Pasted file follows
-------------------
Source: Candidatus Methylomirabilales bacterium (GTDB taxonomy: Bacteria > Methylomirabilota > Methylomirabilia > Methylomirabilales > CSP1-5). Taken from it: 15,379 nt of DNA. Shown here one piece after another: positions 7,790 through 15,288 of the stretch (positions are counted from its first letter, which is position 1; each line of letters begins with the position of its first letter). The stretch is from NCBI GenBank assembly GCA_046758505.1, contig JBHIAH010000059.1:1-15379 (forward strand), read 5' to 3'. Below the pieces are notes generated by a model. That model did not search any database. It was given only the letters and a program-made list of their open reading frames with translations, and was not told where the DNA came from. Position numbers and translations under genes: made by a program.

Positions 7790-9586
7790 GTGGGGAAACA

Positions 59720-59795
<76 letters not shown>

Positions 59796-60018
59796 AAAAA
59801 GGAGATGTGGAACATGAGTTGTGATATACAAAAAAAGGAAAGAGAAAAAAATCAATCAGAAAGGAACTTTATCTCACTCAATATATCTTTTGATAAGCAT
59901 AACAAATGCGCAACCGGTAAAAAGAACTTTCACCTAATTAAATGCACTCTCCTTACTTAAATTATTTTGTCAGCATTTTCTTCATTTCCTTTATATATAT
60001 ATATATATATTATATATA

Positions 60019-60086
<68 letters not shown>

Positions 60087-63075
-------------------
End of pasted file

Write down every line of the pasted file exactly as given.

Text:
Source: Candidatus Methylomirabilales bacterium (GTDB taxonomy: Bacteria > Methylomirabilota > Methylomirabilia > Methylomirabilales > CSP1-5). Taken from it: 15,379 nt of DNA. Shown here one piece after another: positions 7,790 through 15,288 of the stretch (positions are counted from its first letter, which is position 1; each line of letters begins with the position of its first letter). The stretch is from NCBI GenBank assembly GCA_046758505.1, contig JBHIAH010000059.1:1-15379 (forward strand), read 5' to 3'. Below the pieces are notes generated by a model. That model did not search any database. It was given only the letters and a program-made list of their open reading frames with translations, and was not told where the DNA came from. Position numbers and translations under genes: made by a program.

Positions 7790-9586
7790 GTGGGGAAACA

Positions 59720-59795
<76 letters not shown>

Positions 59796-60018
59796 AAAAA
59801 GGAGATGTGGAACATGAGTTGTGATATACAAAAAAAGGAAAGAGAAAAAAATCAATCAGAAAGGAACTTTATCTCACTCAATATATCTTTTGATAAGCAT
59901 AACAAATGCGCAACCGGTAAAAAGAACTTTCACCTAATTAAATGCACTCTCCTTACTTAAATTATTTTGTCAGCATTTTCTTCATTTCCTTTATATATAT
60001 ATATATATATTATATATA

Positions 60019-60086
<68 letters not shown>

Positions 60087-63075